El Chapo Seen by Obama Aide as Aiding Case to Close Guantanamoby
Rhodes says lawmakers clamoring for extradition from Mexico
Prisons can hold Mexican drug lord or terrorists, adviser says
One of President Barack Obama’s top national security advisers said Friday that bipartisan support for extraditing the Mexican drug lord known as El Chapo to the U.S. may bolster administration arguments for transferring Guantanamo Bay prisoners to American soil.
“If our prison system is good enough for El Chapo, and good enough, by the way, for the Boston marathon bomber, good enough for Abu Khatalla, the mastermind of the Benghazi attacks, good enough for the Times Square bomber, it should be good enough for whatever remaining number of Gitmo detainees are there after we’ve completed a set of transfers,” White House Deputy National Security Adviser Ben Rhodes said of Joaquin Guzman.
“Here’s a man who broke out of prison multiple times," Rhodes said, speaking at a lunch with Bloomberg editors and reporters on Friday. “I don’t see any grave concern being expressed about his potential extradition to serve his sentence in a U.S. prison.”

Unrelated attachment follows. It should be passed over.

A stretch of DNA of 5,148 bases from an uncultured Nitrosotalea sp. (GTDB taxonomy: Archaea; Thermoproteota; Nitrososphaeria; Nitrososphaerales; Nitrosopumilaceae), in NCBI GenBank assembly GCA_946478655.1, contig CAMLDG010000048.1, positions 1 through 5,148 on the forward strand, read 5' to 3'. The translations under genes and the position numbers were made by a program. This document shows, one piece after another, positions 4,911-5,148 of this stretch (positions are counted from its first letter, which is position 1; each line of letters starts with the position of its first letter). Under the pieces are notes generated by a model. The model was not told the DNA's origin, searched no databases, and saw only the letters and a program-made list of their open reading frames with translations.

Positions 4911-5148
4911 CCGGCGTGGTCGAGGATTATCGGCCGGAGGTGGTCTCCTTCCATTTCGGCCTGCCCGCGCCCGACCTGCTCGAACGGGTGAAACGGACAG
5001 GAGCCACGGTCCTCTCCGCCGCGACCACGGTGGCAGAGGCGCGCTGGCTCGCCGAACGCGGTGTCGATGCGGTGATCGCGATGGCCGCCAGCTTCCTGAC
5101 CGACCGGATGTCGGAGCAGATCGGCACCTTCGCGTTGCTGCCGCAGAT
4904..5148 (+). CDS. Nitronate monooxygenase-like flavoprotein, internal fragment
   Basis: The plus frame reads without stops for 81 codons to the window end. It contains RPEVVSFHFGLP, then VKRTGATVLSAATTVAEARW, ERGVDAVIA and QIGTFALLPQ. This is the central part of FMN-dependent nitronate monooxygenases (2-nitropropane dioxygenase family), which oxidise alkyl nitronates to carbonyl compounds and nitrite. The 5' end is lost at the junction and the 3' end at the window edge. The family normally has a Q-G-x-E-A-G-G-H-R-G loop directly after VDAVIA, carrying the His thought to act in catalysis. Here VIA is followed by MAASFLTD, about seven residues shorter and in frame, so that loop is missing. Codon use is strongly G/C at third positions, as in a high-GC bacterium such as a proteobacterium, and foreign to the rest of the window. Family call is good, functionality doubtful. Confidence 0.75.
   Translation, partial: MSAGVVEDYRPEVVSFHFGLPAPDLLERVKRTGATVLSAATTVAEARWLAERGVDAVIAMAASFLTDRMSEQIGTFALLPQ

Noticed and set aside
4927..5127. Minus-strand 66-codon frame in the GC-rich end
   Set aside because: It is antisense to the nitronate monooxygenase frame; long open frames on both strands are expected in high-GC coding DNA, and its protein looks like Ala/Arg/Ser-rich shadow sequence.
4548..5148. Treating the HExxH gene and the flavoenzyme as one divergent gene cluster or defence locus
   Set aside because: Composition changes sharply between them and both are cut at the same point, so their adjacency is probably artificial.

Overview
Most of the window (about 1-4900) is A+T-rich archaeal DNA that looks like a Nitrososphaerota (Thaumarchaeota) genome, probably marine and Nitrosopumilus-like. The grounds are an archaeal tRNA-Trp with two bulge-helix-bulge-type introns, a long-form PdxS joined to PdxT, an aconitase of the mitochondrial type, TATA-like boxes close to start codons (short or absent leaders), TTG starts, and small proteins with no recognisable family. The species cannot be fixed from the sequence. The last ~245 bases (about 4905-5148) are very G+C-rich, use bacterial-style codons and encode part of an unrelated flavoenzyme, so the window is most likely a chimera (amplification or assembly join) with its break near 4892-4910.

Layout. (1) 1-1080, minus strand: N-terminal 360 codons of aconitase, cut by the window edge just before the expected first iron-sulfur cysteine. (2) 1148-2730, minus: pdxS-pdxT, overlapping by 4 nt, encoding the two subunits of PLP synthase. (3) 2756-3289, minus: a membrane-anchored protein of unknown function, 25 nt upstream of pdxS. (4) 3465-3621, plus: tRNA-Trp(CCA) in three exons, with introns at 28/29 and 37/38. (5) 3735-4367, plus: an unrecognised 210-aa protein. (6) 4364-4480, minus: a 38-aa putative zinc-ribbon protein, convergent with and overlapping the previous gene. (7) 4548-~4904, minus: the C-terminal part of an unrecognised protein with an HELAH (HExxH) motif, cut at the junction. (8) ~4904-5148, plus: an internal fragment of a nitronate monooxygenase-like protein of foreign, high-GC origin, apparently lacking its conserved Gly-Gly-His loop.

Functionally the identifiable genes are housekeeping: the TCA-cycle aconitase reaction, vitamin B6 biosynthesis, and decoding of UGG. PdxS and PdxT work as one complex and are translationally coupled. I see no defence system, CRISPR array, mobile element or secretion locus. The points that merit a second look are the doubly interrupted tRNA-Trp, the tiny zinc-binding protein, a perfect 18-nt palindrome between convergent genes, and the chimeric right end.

His remarks come a week ahead of the anniversary of Obama’s Jan. 22, 2009, order to close the U.S. naval prison on the island of Cuba, which the president has argued is a powerful recruiting tool for terrorist groups. Congress has blocked him from carrying out the closure without presenting lawmakers with a plan to do so.
Defense Secretary Ashton Carter said in a speech Thursday that he’s drawn up a proposal to Obama for review that would close the prison and move at least some detainees to the U.S.
That’s reignited criticism in Congress. Republican Senators Cory Gardner of Colorado, Tim Scott of South Carolina and Pat Roberts of Kansas released a statement Friday saying they would block any move of Guantanamo prisoners to the U.S. Moving Guantanamo detainees “makes our nation less secure, and places a target square on an American community,” they said.
The announced transfer this week of 10 Yemeni detainees to Oman leaves the number of detainees remaining at Guantanamo Bay at 93, some of whom are eligible for transfer to other countries. At least 10 of them could face U.S. charges. There were 242 detainees at the prison when Obama took office.
Guzman was recaptured this month after his escape in July from a Mexican prison with a mile-long underground tunnel and motorcycle on rails. He had previously been on the loose for more than a decade after a 2001 escape. He has been charged in the U.S. with crimes including drug trafficking and murder, and Mexican authorities have said they are willing to honor a U.S. extradition request. Mexican Attorney General Arely Gomez has said extradition cases can take as long as five years.